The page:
By Robert Walker
Nadhege Ptah is a New York-based actress, writer, and director who has been screening her wonderful short film ‘Paris Blues In Harlem’.
The film is about love, trust, heritage and gentrification surrounding a young woman, Paris, who is desperate in her quest to pressure her grandfather into selling his insolvent night club.
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The ‘Paris Blues In Harlem’ story synopsis reads:
Paris has just a few hours to convince her rigid elder to accept a real estate agent’s briefcase with mounds of cash in exchange for his nightclub. But, as time runs out, he struggles to let go. With only a few seconds left, Paris is faced with a choice between legacy and money.
What unfolds next between the grandfather and his beloved grand-daughter, both stern in their beliefs about whether to sell this landmark establishment or keep it in the face of foreclosure, is very authentically written and portrayed by Charles Weldon and story creator/director, Nadhege Ptah.
Will the patriarch of this establishment sell or will he stand his ground, and how this dilemma affects their relationship and those who are loyal patrons of Paris Blues Nightclub, is what will endear you to this gem of a story.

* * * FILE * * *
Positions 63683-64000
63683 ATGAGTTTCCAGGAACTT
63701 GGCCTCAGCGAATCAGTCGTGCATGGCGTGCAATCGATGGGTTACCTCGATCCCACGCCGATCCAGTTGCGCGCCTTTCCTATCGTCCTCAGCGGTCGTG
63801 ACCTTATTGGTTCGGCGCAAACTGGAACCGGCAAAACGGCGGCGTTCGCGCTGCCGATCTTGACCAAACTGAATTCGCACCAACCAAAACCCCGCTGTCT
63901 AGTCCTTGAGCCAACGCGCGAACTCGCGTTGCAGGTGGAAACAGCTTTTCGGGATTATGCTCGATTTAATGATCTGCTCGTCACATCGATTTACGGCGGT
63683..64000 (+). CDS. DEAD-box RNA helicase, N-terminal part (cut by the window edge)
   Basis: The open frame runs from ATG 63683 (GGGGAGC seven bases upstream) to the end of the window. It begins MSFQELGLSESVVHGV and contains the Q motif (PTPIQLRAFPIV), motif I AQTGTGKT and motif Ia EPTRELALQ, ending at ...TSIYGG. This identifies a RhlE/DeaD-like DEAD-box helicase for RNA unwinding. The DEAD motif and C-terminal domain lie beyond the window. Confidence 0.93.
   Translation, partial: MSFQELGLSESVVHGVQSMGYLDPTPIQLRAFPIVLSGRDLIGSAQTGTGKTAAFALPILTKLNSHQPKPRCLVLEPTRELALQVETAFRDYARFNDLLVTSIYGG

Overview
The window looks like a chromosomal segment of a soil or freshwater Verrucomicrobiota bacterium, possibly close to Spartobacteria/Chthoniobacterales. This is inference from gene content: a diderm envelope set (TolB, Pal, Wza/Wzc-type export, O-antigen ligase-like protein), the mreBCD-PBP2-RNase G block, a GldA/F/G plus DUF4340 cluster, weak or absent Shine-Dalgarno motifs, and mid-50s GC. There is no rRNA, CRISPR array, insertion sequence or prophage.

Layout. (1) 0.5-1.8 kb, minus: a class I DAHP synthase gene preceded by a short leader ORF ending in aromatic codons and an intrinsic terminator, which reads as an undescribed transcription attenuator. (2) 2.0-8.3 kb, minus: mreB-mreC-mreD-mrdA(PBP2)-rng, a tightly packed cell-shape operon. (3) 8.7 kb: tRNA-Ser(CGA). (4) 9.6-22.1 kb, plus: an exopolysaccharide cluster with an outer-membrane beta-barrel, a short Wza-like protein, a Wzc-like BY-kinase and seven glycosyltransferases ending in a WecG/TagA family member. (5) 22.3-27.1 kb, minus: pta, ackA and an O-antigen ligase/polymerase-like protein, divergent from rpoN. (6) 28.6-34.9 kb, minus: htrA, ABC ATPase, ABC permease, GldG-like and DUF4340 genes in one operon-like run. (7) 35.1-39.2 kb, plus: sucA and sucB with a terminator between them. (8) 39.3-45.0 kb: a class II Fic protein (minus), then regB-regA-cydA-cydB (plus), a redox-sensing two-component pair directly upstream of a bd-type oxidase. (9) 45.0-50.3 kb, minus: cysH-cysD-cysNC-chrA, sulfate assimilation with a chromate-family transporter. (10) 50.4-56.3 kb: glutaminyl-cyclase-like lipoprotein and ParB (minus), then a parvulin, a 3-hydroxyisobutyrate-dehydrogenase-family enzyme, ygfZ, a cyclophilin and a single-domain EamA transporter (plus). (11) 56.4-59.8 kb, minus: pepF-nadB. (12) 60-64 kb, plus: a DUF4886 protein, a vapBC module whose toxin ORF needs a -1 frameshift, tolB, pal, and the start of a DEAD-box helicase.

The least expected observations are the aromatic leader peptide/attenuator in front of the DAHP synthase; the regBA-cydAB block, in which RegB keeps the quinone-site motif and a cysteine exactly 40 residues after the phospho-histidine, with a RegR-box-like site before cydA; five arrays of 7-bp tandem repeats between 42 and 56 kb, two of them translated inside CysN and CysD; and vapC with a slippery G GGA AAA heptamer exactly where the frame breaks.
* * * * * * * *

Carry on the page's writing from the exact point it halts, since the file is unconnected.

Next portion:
Paris Blues nightclub was established in 1969 by 81-year-old Samuel Hargress, Jr. and is located at 2021 Adam Clayton Powell Junior Blvd, between 121st Street and 7th Avenue, in New York.
It is Harlem’s oldest and only remaining live Jazz/Blues “dives” and is listed as one of USA Today’s “10 Best Jazz & Blues Clubs” in New York.
I recently caught up with Nadhege Ptah about this short film that is a great story for the holidays set against the backdrop of cultural disadvantages that lead to misunderstandings and misgivings.
Here’s the interview with Robert Walker and actress, writer, and director, Nadhege Ptah:
Robert Walker: ‘Paris Blues In Harlem’ is the short film that tells the story of Sam “Pop Pop” Johnson a.k.a., Alabama Sam, who owns a Blues & Jazz Lounge in Harlem, New York, with it’s inception going back to 1969 and now, in 2018, a much older Alabama Sam is facing foreclosure on his establishment. His grand-daughter, Paris, has decided to work with a buyer who wants the property by getting him to sign and take a cash settlement, but he refuses because Paris Blues is a neighborhood landmark. What attracted you to this story as a filmmaker, and how did you first come to know of it?